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Cape Council rejects vacation rental proposal

By Staff | Oct 17, 2017

The city of Cape Coral’s controversial plan to change policy on short-term vacation rentals was rejected Monday although the concept may head back to the drawing board.

After nearly a year of debate, tabling and changes, the Cape Coral City Council on Monday unanimously killed a resolution that would have imposed new regulations on vacation rentals.

Realtors, residents and property managers all stepped forward during public comment in opposition of the measure, which they said would be represent too much government overreach and be too difficult to enforce.

Chris Lopez, of the Gold Coast Realtors Association, said that while they appreciate the hard work city staff and Council did to try to come up with a good ordinance, they couldn’t support the proposal as written.

“The Realtors who handle rentals are doing the right thing. This is an important winter season coming up and providing less options is not a good idea,” Lopez said.

Councilmember Richard Leon immediately made a motion to reject the ordinance. Mayor Marni Sawicki agreed, saying more work still has to be done.

Councilmember Marilyn Stout suggested the issued be tabled once again so city staff can make the necessary fixes and, perhaps, create a new ordinance.

The problem with that is the city’s land use regulations prohibit renting to guests for fewer than seven days. Florida statutes allow vacation rentals to exist in residential neighborhoods, but the city was grandfathered because their laws were enacted prior to 2011, when the stature was enacted.

By changing the local laws, the city would lose its grandfather status, leaving the Council to decide whether to lose grandfather status or enact rules some say are needed to protect the residential character of the city.

Leon said since everybody seemed to be against the ordinance, it was smart for Council to reject it.

“There are already regulations in place that prevent everything people had worries about. When homes are built, there have to be specific standards. Those laws are in place,” Leon said.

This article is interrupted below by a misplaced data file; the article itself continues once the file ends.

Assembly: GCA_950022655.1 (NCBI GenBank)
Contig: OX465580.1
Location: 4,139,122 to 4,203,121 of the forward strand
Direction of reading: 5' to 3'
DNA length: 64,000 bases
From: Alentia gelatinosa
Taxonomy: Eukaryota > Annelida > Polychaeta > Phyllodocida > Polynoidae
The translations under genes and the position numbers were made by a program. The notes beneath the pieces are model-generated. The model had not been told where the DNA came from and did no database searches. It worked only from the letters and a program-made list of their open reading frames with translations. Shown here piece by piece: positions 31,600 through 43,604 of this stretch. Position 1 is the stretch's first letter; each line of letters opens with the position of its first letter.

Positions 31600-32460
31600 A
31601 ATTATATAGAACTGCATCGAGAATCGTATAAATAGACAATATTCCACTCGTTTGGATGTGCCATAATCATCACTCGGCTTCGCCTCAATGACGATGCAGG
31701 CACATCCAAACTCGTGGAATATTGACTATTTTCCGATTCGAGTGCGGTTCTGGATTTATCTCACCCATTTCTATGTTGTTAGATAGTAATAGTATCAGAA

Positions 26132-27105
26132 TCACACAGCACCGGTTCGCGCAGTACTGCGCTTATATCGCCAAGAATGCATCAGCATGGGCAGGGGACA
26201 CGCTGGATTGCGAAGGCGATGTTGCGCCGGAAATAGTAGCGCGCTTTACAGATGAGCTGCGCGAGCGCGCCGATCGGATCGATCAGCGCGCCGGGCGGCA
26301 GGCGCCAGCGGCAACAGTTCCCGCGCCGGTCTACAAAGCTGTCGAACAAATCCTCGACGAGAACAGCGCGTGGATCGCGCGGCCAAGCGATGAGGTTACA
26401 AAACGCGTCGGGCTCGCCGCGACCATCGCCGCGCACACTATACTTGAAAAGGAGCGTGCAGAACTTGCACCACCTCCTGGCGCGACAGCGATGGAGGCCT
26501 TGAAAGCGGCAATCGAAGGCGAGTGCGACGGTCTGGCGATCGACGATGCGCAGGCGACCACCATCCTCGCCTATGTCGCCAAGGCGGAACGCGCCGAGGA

J.J. Jones, a broker at Jones & Company Realty, said the Council’s decision was the correct one. She believed the measure would have involved the government too much for their liking.

“Those of us who do rentals for longer than seven days comply with the law. We try hard to do that and we want to keep it that way,” Jones said. “We want to keep our owners and customers happy and safe.”

The city began work on this issue late last year at a May 15 public hearing. Council tabled the idea until July 24, and then again to Sept. 11, when Hurricane Irma came through.

Over that time, critics said city staff did a good job improving the ordinance, but added it still needs more tweaking.

Jones said she believes the city will try again, saying that municipalities statewide are addressing the issue, with the emergence of Air B&B and other hotel and short-term rental alternatives.

“It’s a big concern, so we’re working to make sure it’s a fair and balanced regulation. The Air B&B’s and those who aren’t getting licensed or paying taxes or following health and safety issues,” Jones said. “The Realtors are following the rules and everyone else should, too.”

Editor’s note: This story has been updated and corrected.